Brain implant allows man to control paralyzed arm by thought alone

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Thanks to a computer interface linking his brain and arm, a paralyzed man has become the first quadriplegic in history to regain the ability to perform complex hand and finger movements.

Ian Burkhart was paralyzed in a diving accident in 2010, which left him with only limited use of his arms but no movement in his hands and legs.

On Wednesday, however, doctors published a study in the journal Nature that said the 24-year-old had managed to regain control of his right hand and fingers, thanks to a technology called NeuroLife that reads and decodes electrical signals from the brain and send them to his usually non-functioning extremity.

Doctors implanted Burkhart’s brain with a chip in 2014, and with NeuroLink’s help and continuous practice, Burkhart can control his hand and finger movements finely enough to pick up a bottle and pour it out, swipe a credit card and even play a videogame with the movements of individual fingers.

“This study marks the first time that a person living with paralysis has regained movement by using signals recorded from within the brain,” study author Chad Bouton of the Feinstein Institute for Medical Research in Manhasset, New York said in a press briefing. “This is an important result and finding as we try to pave the pathway to helping other patients in the future, patients not only living with spinal cord injury but who have experienced a stroke and maybe traumatic brain injury.”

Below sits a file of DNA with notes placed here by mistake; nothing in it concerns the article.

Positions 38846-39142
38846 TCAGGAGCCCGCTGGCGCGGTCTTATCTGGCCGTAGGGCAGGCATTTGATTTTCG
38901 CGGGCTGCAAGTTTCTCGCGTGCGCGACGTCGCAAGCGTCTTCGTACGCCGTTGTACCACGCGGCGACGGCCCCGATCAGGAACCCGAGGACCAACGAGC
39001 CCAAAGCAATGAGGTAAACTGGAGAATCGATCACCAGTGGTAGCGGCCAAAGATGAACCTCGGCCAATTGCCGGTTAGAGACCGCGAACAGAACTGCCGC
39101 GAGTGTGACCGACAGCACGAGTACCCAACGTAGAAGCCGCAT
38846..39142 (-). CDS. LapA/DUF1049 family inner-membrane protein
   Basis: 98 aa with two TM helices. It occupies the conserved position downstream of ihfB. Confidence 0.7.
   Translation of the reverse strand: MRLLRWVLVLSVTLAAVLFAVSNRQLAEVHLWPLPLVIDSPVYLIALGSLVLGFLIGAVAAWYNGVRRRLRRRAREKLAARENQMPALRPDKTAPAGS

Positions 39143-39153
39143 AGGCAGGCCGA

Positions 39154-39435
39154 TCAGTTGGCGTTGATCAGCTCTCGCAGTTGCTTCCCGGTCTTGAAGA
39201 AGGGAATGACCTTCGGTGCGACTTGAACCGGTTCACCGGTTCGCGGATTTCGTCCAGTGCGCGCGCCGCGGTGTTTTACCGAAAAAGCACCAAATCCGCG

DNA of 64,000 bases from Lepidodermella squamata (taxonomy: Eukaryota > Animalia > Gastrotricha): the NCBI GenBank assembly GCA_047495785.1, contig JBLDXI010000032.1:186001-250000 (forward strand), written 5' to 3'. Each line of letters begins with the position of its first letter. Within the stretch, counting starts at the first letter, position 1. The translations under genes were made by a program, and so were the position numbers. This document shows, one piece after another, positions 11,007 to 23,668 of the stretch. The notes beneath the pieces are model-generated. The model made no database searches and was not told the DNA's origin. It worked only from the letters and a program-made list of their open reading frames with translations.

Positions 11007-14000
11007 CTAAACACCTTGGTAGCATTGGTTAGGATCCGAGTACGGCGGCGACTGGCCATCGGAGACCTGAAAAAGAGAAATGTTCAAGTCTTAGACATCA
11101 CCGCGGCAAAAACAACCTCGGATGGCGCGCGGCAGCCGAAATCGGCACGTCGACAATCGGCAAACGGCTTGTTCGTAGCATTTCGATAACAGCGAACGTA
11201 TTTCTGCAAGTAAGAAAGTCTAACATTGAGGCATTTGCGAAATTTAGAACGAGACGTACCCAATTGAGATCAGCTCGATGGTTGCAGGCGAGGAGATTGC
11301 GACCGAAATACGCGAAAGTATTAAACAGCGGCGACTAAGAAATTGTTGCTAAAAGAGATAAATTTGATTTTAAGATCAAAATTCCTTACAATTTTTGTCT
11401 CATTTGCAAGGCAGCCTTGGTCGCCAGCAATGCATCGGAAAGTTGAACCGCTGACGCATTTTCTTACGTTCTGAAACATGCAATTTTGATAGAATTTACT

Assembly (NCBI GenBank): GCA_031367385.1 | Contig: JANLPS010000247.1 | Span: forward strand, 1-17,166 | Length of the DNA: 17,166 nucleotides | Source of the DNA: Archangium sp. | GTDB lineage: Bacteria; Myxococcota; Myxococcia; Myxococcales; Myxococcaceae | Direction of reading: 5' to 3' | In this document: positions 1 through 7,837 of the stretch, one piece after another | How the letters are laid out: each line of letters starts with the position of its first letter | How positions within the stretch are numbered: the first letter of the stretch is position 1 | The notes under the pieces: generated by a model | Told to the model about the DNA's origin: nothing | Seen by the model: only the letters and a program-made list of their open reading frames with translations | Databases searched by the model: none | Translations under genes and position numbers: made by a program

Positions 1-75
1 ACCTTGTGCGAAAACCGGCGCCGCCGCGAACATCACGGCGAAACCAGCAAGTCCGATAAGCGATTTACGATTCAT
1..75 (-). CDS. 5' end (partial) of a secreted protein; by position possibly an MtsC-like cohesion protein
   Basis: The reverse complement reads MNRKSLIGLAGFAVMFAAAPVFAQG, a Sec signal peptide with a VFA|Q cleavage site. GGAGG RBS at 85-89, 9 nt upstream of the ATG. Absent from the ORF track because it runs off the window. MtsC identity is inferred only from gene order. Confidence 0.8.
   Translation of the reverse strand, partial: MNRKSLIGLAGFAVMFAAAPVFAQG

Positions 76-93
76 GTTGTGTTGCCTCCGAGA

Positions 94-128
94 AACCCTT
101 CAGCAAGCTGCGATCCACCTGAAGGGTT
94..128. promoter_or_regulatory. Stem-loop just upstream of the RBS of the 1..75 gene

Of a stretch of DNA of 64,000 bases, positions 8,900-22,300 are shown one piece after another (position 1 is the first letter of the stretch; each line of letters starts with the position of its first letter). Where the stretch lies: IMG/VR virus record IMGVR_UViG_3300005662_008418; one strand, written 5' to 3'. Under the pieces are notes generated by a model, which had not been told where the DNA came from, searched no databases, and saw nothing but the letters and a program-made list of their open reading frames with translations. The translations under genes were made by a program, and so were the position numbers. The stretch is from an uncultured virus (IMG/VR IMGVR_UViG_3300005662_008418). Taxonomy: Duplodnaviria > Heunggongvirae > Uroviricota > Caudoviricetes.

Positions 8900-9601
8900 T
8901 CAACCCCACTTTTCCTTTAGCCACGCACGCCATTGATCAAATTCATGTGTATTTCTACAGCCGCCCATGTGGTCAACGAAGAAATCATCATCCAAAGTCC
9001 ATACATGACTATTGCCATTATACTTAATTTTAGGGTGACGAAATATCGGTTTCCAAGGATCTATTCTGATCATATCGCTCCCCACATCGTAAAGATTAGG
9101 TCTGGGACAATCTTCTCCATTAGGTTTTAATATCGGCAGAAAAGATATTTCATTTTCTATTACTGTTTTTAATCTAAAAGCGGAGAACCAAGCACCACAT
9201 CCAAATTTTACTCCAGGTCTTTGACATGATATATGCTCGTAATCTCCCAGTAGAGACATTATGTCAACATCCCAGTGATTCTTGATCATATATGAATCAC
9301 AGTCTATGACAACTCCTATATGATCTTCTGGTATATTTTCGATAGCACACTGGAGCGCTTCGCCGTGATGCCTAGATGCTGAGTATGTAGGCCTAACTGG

The machine works by using computer-equipped machine-learning software that records activity in his motor cortex when he thinks of a certain action. The information is then correlated to desire movements, and a sleeve on Burkhart’s right arm stimulates his muscles into action.

Burkhart noted that the abilities that he regained from the system aided him enormously in getting through everyday tasks, and he hopes that the technology is one day used outside of a clinical setting, so that he can live a more independent life – the ultimate goal of the researchers.

“We're hoping that this technology will evolve into a wireless system connecting brain signals and thoughts to the outside world to improve the function and quality of life for those with disabilities. One of our major goals is to make this readily available to be used by patients at home,” Dr. Ali Rezai, co-author of the study and a neurosurgeon at Ohio State's Wexner Medical Center, said in a statement. “Ten years or so ago were not able to do this. Just imagine what we will be able to do 10 years from now.”